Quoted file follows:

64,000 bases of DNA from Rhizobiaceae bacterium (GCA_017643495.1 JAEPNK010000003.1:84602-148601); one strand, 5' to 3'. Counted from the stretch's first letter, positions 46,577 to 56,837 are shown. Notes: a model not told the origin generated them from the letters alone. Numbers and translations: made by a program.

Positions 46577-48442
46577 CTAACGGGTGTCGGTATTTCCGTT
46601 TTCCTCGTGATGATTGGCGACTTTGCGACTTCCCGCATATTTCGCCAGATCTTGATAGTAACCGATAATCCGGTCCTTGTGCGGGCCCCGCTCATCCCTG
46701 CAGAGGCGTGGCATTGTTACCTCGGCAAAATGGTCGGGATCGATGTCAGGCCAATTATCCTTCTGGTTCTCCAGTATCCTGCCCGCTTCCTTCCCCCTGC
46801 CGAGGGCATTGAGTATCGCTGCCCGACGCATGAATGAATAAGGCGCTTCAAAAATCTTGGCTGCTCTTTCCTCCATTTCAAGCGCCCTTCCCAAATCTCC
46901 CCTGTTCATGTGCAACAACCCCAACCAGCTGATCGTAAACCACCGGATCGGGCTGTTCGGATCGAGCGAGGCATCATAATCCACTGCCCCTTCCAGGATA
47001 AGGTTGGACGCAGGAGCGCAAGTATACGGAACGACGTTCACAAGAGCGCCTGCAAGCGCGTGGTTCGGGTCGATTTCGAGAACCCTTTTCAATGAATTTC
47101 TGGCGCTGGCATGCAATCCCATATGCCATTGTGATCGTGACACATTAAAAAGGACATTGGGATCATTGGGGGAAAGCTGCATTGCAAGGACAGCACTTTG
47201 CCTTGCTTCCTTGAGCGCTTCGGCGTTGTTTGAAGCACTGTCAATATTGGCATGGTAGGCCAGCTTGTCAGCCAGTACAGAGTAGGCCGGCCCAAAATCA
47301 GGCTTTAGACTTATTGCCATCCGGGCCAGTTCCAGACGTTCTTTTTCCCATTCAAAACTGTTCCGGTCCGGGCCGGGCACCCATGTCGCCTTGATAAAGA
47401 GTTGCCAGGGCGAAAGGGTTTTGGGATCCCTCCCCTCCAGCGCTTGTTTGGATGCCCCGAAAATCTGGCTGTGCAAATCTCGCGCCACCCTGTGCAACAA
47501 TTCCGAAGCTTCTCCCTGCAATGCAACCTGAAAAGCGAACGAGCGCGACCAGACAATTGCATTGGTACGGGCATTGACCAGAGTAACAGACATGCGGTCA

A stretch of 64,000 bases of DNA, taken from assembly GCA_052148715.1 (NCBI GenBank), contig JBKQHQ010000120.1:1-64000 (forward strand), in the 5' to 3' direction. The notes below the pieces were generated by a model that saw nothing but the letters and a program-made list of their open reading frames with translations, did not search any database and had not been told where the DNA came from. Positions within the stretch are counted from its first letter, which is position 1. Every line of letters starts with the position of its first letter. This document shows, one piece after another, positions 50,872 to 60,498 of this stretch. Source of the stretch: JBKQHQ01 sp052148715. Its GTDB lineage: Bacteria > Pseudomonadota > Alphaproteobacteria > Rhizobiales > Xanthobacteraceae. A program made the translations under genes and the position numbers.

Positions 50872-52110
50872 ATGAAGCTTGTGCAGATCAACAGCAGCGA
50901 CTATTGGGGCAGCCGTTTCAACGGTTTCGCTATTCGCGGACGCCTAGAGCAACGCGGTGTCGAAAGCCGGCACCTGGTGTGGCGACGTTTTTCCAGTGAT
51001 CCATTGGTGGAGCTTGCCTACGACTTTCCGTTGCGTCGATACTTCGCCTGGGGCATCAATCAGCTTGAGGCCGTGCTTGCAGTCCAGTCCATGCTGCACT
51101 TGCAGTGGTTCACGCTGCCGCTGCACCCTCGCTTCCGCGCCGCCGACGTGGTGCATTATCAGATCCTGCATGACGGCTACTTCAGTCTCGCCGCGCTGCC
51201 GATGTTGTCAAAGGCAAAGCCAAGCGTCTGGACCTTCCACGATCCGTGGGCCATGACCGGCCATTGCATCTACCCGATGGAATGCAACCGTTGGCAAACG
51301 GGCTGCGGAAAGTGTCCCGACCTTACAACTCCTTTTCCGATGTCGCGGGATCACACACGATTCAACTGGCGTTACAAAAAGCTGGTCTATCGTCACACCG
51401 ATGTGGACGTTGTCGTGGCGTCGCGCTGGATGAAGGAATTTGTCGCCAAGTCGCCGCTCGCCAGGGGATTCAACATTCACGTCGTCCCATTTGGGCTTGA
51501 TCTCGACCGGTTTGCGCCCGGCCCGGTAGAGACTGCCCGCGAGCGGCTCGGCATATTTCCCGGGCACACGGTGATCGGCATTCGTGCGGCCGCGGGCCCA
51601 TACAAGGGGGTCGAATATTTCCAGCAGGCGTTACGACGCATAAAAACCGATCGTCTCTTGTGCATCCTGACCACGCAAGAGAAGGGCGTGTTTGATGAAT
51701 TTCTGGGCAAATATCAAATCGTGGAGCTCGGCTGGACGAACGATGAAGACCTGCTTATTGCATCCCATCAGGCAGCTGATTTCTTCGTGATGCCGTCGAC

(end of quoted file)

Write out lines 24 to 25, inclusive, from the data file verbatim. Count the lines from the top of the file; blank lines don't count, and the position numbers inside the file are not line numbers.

51601 TACAAGGGGGTCGAATATTTCCAGCAGGCGTTACGACGCATAAAAACCGATCGTCTCTTGTGCATCCTGACCACGCAAGAGAAGGGCGTGTTTGATGAAT
51701 TTCTGGGCAAATATCAAATCGTGGAGCTCGGCTGGACGAACGATGAAGACCTGCTTATTGCATCCCATCAGGCAGCTGATTTCTTCGTGATGCCGTCGAC